Hidden Costs of Not Training

There is a strong correlation between the economy, the level of investment made in safety, and the number of accidents that occur. When the economy is booming, more money is available to spend on training and safety programs. However the chance of accidents occurring also goes up with the frequency of the work schedule. The flip side of that is that during a recession, less work may mean fewer opportunities for accidents, but often investment in safety and risk management is scaled back to cut costs. Upgrades to aging equipment are delayed, payrolls are streamlined putting more responsibility on fewer employees, and there is an increased risk of accidents.

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Billy Cook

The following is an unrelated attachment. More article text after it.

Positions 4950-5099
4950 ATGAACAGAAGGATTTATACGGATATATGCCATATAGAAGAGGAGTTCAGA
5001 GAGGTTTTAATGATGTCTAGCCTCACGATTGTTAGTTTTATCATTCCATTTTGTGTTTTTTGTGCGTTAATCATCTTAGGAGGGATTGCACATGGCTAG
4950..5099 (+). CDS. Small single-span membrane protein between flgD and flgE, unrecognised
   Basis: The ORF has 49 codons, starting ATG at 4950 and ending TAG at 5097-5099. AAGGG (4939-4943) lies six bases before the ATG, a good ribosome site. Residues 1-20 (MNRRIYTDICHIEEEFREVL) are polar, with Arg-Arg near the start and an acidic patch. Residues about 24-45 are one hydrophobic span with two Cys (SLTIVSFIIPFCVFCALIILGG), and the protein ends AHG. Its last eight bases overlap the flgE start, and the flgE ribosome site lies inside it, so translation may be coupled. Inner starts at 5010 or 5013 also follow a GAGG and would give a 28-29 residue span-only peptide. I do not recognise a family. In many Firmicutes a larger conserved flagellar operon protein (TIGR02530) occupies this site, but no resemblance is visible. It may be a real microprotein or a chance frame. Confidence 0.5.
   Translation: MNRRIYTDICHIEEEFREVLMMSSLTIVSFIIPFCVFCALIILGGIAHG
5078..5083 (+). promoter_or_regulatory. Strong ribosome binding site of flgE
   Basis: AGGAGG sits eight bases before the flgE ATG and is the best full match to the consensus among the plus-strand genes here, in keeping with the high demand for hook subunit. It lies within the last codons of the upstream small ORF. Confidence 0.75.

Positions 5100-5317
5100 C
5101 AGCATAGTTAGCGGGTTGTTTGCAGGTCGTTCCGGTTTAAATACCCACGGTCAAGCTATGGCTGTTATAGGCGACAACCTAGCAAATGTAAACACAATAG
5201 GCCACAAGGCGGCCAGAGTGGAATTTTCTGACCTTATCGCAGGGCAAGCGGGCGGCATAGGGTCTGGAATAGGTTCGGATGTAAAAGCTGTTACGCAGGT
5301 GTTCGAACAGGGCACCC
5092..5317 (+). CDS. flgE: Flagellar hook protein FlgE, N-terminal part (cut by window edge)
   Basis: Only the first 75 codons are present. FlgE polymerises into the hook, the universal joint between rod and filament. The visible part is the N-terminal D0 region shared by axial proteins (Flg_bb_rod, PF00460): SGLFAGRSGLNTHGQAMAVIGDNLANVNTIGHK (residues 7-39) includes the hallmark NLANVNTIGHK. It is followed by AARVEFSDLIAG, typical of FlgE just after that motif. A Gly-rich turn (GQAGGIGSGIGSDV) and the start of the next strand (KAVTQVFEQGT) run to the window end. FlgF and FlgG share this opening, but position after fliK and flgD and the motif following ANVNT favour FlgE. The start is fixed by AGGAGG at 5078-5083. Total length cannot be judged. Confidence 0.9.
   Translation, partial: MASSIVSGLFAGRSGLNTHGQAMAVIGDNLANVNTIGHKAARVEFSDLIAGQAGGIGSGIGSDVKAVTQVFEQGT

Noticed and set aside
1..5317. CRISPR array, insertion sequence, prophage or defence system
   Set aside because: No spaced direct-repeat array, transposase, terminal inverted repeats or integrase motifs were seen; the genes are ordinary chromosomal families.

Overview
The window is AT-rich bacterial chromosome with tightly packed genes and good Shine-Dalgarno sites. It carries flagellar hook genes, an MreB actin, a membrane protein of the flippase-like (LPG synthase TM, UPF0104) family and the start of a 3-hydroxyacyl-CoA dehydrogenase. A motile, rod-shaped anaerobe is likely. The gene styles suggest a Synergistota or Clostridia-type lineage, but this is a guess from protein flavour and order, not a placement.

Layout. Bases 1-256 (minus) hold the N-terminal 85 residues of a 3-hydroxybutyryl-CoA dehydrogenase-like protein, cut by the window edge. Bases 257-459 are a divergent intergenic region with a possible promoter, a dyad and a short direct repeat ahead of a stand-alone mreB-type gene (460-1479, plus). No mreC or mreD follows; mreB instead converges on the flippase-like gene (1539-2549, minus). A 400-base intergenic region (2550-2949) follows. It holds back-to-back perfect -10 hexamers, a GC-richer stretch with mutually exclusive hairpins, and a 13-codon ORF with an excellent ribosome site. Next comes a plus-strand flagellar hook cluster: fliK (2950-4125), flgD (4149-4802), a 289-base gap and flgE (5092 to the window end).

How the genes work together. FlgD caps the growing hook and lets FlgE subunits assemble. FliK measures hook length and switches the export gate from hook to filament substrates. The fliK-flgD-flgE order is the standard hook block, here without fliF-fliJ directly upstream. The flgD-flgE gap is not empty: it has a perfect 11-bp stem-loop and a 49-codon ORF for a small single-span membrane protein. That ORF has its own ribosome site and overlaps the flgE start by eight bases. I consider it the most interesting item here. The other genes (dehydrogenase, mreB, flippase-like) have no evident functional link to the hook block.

Billy Cook is sales director for Crane Inspection & Certification Bureau, an international training organization with U.S. training centers in Orlando, Fla., and Houston, Texas. CICB commissioned the Empire Research Group to investigate the greatest challenges being faced by managers and operators of cranes. This article, excerpted from a presentation Cook made at the Construction Users Roundtable 2011 National Conference, held in Chandler, Ariz., in November, touches on highlights from that research. For more information, write to info@cicb.com.